There is an old Kazakh legend, which tells a sad tale. The story goes that when birds become old and sick, they find a tall rock to climb one final time before ultimately throwing themselves from it without taking flight, falling to their death. The Polish photographer Sebastian Rogowski was studying photography in Warsaw at the time of learning this tale from a friend.
He recalled a disturbing experience that so poignantly stuck in his memory, when he himself was travelling desolate routes around Kazakhstan and Kyrgyzstan. Out of nowhere, dozens of birds crashed directly into his windscreen. “It seemed that the birds were hiding in roadside bushes in the Kazakh steppe just to throw themselves under the wheels of my car when I approached them,” he says. “Sometimes individual birds, sometimes dozens of birds. It looked as if the birds were actually committing mass suicide. I also started to look more closely at the roadside – the sight of huge eagles lying by the road is unforgettable.” On hearing the tale back in Warsaw, he also learned that today, birds have learned that hurling themselves towards moving vehicles is more effective. It was then that Rogowski decided on the title of his newest project, Suicidal Birds.
Enamoured with the history of the silk route and adventure, Robowski set out on a road trip through the remote plains of Central Asia. Interested in exploring new terrain and making personal connections, the photographer sought to avoid main cities. Instead, he stayed at the homes of those he met along the way, learning about the community and culture through a more authentic experience. On one such occasion in the town of Tamchy, at the lake Issyk-Kul, in the Tian Shan mountains in Kyrgyzstan, he met Kenje-Eje.
“As we sat on the floor of her living room she reminded me of a sitting Buddha,” he recalls. “Majestic and serious, she sat straight as a string. She never smiled and spoke very little but her incredible strength was visible. Her business trades with wool craft and she offered to show me how to make a woolen pillow. We went to her workshop, where she sat on the concrete floor, grabbed a knife and began cutting out traditional patterns, in felt.” It was moments like these that Rogowski thrived for during his travels, always alone and without a clear idea of where he would go next. “Being alone enables being exposed to people, to connect with more places and more people,” he explains.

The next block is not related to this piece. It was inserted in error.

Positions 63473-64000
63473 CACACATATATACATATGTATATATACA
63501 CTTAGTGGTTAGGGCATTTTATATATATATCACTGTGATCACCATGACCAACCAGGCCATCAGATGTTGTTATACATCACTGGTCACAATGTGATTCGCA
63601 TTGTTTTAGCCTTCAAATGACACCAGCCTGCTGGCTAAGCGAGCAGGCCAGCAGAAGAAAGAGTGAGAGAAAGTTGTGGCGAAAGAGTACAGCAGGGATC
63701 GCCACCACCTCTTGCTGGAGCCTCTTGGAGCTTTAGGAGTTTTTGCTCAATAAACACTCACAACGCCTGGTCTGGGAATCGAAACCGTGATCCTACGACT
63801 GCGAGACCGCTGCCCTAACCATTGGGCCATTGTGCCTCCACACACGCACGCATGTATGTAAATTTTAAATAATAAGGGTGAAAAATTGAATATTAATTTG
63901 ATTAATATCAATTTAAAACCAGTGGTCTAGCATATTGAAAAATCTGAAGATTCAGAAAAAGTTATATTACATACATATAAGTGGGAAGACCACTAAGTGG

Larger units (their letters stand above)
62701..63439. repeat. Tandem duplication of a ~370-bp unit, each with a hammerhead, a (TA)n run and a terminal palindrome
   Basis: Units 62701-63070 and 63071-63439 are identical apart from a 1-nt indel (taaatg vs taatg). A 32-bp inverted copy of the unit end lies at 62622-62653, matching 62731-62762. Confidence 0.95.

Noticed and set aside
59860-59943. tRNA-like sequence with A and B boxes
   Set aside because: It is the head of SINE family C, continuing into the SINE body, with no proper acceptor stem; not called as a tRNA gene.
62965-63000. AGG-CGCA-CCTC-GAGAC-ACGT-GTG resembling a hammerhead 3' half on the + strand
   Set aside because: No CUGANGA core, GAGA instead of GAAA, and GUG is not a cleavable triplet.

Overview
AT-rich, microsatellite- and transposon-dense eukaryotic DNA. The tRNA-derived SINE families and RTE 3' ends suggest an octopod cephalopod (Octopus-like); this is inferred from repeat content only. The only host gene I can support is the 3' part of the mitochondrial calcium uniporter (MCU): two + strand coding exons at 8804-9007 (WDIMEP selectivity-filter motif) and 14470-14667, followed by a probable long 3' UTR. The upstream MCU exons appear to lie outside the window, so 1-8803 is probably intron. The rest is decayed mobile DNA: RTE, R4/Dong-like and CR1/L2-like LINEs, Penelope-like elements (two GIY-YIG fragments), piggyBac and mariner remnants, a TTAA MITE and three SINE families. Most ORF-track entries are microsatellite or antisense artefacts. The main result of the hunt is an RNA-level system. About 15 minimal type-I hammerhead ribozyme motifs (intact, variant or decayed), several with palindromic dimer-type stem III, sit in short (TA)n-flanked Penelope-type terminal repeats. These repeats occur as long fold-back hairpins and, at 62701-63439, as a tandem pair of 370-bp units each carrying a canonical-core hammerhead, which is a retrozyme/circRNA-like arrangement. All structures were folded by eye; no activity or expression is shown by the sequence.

It took four trips and nearly three months on the road, and Rogowski very quickly surrendered his journey entirely to chance and surprise. In Bishkek, Kyrgyzstan, by chance Rogowski met Argul – a young girl who directed him down untrodden paths to hidden natural oases and mountains. Despite the spontaneity, the finished work is presented with a harmonious sense of space and rhythm. “The most important for me are insignificant views and imperfections in the landscape,” he says. “These little things that make the seemingly ordinary landscape become interesting to my eye. There are no guidebooks on this, you just have to go on our way and look yourself. A good indication of a unique view is the amount of kilometers and steps done, to find it.”
After months of delays due to the pandemic lockdown, the book
is finally ready. Suicidal Birds is self-published, with the help of Rafał Milach with the editing and narrative, and Milach’s partner Ania Nalecka with the design. “Rafał turned the project upside down very quickly. He rejected most of the post-Soviet relics,” he says. “They are interesting but also heavily exploited ideas. Instead, he convinced me to focus on the slow history of the road, which continuity is interrupted again and again by some unexpected events. An error in the perfect scheme. He turned a visually interesting but maybe a bit over-done project into something distinctive, for which I am very grateful.”
Inspired by the works of Stephen Shore and William Eggleston, Rogowski’s documentary evokes the vastness of the raw and largely untouched mountainscapes, and the sparsely populated, yet culturally-rich villages peppering the territories along the way. But humanity and the heart comes from the portraits of individuals who showed him — a complete stranger — kindness and encouraged him to ruminate on new and unfamiliar perspectives. “When I am not familiar with a culture I encounter, I always have this moment of realising how singular my ways are,” he says. “It is trivial to say that travelling broadens perspectives, but there are no better ways of learning that our truths are not always right. That our culture, although it seems so central to who we are, is peripheral to this world as a whole.”